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Taking care of business

Wairarapa business owners will be taking advantage of a government funding boost to aid store security

By Beckie Wilson

[email protected]

Being robbed at knife-point, falling victim to repeated break ins, and feeling unsafe in their place of work is eating away at the morale of small business owners in Wairarapa.

And a $1.8m government boost to help co-fund a range of security and prevention measures at small businesses and stores may only be addressing part of the problem, they say.

It’s a concerning reality that small Wairarapa business and dairy owners feel unsafe working at the place they rely on to make a living.

The rate of armed robberies and break-ins across the country has increased in the past year, adding to the safety risk of staff.

Last week, Police Minister Paula Bennett revealed $1.8 million will be made available to help co-fund a range of security and prevention measures at dairies, superettes and small local businesses.

But for locally-owned Wairarapa businesses that have recently fallen victim to the careless act of burglaries for the likes of alcohol, cigarettes and cash, they invite the governments’ initiative, but also question what is being done to stop the offending.

Parth Patel was working behind the counter at his family-owned dairy in Carterton when he was threatened at knife-point.

“I don’t think [funding] could do too much as we already have good security cameras – it’s about the behaviour of the burglars,” he said.

He suggested funding for cage-like barriers at the counter could improve the safety of workers.

Masterton’s Tripoli bistro owner Marlon Tortoza knows what it is like to arrive to work to find his business had been burgled.

The restaurant was broken into five times in seven months up to January this year, with thieves taken off with alcohol and cash.

Resources should go to stopping thieves, and getting to the core of the reason of why they are offending, and offenders should be given harsher punishments to prevent re-offending, he said.

“I’m not sure if I would apply as I already have all the cameras,” he said.

He is going through the process of re-hiring, with a couple of interviewees having asked about their safety in the store after knowing its history with targeted thefts, and it is a concern, he said.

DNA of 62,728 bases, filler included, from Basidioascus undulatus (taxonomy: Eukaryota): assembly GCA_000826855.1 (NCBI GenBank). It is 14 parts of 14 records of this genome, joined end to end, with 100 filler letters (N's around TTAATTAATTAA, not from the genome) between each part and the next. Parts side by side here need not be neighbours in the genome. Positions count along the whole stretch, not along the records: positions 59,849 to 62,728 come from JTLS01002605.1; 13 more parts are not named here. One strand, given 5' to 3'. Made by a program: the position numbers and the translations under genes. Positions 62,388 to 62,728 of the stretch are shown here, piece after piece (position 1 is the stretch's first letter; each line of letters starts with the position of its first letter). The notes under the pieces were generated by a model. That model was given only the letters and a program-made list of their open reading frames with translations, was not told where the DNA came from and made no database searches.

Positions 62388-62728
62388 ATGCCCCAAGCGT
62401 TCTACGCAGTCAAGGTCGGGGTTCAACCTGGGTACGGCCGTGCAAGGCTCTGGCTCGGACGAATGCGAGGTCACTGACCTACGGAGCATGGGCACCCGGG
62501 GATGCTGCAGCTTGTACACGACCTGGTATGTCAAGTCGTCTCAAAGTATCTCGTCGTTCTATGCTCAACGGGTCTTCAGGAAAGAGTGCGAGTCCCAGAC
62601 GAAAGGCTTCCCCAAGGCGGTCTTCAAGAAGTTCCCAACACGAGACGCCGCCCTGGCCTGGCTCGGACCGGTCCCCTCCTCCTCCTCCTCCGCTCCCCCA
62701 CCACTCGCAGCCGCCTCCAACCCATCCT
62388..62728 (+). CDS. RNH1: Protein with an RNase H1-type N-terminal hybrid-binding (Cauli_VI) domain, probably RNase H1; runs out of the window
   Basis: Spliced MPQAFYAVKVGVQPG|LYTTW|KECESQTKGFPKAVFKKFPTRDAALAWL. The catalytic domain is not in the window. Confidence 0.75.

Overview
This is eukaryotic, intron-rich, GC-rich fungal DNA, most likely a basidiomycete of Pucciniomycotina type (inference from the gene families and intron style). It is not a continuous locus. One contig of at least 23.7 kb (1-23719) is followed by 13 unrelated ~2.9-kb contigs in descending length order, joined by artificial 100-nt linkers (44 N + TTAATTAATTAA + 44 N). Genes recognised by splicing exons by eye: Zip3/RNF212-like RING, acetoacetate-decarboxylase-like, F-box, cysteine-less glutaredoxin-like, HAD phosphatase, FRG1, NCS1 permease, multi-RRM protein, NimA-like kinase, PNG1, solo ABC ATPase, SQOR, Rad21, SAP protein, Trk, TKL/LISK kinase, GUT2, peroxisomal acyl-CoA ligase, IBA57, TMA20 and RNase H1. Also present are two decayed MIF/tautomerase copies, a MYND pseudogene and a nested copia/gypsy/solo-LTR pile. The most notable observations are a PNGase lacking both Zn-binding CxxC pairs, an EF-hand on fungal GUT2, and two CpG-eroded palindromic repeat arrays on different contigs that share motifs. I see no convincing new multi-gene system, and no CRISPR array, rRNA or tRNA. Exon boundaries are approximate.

He doesn’t think his business is as big of a target as dairies, but he thinks it is great step forward from the government.

Mrs Bennett said there was no one reason for the spike in these crimes, but 44 per cent of offenders were 17 years or younger.

Police will fund up to 50 per cent of the cost of the security measures such as fog cannons and high-volume alarms, and in some exceptional circumstances, they may pay a larger share.

“The money is from the Justice Sector Fund and is aimed at small family or individually-owned businesses that are considered to be high risk that can’t cover the costs of increased security without some help,” she said.

Martinborough’s Kitchener St Dairy and Tearooms owner Bruce Sullivan stopped selling cigarettes last year because the safety risk of his staff was “too high” after his business was burgled several times.

“The cigarettes issue has created an elephant in the room and they are a very resalable item among those who steal them,” Mr Sullivan said.

Over the years he had probably spent more than $2000 on security cameras alone. Funding from the government for extra security would be welcomed by any small business owner and he would apply if he was eligible, he said.

The Carterton Bottle-O store owner said any funding to beef up security “would be really good”.

He said he spoke on behalf of all small and family-owned businesses when he said that extra security measures aren’t only for the benefit of staff and owners, but for the safety of the customers.

“A lot of regular customers have stopped coming in because they are scared… it is important for the community,” he said.

The store was raided a handful of times mid-last year, with cigarettes being a target.

Streets cameras and more in-store police patrolling were key for improving safety, but a focus was also needed to go into stopping the offending, he said.


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